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Construction : Interview | October 2015 | Source : Infrastructure Today

CWC has made an excellent contribution in design consultancy´

Addressing issues of water scarcity and contamination of surface and ground water, AB Pandya, Chairman, Central Water Commission, paints a holistic picture and suggests remedies.

What are the challenges facing India´s water resources?
The pressure on our water resources is continuously increasing with the rise in population, urbanisation, industrialisation and due to threat of adverse impacts of climate change. India is facing many challenges in water that call for timely and effective redressal.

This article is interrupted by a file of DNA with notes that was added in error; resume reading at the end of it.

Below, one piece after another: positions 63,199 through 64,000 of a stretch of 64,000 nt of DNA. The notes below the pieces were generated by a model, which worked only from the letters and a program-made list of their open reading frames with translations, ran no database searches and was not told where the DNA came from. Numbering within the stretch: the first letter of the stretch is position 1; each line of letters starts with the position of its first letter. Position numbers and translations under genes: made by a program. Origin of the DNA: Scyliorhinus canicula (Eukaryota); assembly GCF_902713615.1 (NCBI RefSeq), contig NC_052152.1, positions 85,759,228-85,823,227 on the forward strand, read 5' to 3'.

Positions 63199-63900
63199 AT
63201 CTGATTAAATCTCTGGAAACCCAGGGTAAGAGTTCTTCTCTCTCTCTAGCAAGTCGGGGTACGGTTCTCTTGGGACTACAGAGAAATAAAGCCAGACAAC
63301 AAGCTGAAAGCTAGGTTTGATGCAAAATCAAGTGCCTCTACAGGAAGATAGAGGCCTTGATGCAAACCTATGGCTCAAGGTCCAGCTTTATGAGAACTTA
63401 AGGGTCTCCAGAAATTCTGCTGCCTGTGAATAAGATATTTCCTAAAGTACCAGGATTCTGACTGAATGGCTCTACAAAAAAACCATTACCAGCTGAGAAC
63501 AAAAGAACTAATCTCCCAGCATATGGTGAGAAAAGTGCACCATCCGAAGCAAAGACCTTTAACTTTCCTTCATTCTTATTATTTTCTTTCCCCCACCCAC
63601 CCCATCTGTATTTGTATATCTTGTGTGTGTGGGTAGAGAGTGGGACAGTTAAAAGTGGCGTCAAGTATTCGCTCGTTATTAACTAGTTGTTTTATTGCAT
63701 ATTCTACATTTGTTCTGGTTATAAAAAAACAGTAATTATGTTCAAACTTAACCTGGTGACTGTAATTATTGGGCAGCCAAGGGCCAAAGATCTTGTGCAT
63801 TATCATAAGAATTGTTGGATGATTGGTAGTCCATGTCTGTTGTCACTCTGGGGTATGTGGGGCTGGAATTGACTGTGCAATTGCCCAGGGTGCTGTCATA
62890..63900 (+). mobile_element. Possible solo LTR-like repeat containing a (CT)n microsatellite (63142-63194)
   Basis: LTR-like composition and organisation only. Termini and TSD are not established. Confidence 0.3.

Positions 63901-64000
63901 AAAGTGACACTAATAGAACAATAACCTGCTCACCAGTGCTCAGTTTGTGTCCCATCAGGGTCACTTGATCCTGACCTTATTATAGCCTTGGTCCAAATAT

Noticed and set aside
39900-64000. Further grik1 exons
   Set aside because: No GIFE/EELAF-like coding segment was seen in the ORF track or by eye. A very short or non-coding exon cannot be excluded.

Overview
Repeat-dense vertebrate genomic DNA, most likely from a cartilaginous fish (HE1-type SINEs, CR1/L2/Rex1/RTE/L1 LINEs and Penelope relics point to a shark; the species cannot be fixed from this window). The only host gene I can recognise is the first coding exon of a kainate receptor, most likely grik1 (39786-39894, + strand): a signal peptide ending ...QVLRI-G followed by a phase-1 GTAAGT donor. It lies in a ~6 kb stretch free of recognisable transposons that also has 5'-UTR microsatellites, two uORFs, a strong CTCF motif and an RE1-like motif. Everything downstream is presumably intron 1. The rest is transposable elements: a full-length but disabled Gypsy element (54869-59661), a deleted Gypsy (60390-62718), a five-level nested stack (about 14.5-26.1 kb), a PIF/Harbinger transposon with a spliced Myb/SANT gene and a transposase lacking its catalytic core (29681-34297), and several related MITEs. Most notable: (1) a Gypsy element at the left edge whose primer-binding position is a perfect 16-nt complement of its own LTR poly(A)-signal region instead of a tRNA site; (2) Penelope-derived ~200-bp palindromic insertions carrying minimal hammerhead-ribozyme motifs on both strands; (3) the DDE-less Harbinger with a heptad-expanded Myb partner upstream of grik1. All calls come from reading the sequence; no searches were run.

Although from a national viewpoint, average annual per capita water availability as in 2011 was about 1545 cum, which is above the internationally accepted standards of water scarcity (1000 cum per capita per year), yet many areas face scarcity. The situation is only going to worsen. The quality of water in rivers, other water bodies and underground aquifers is deteriorating day by day.

The condition with respect to management of supply of water resources is also not promising. Although India has made impressive progress in creation of storage since Independence, the ground situation is that India still lags several other countries in respect of per capita storage capacity. There is an urgent need to accelerate building additional storage capacity. There are about 4,900 large and several thousand small dams. Providing proper surveillance, inspection, operation and maintenance to ensure their safe functioning is a major challenge. Rapid pace of ground water development has resulted in over exploitation of ground water in many areas, affecting water quality.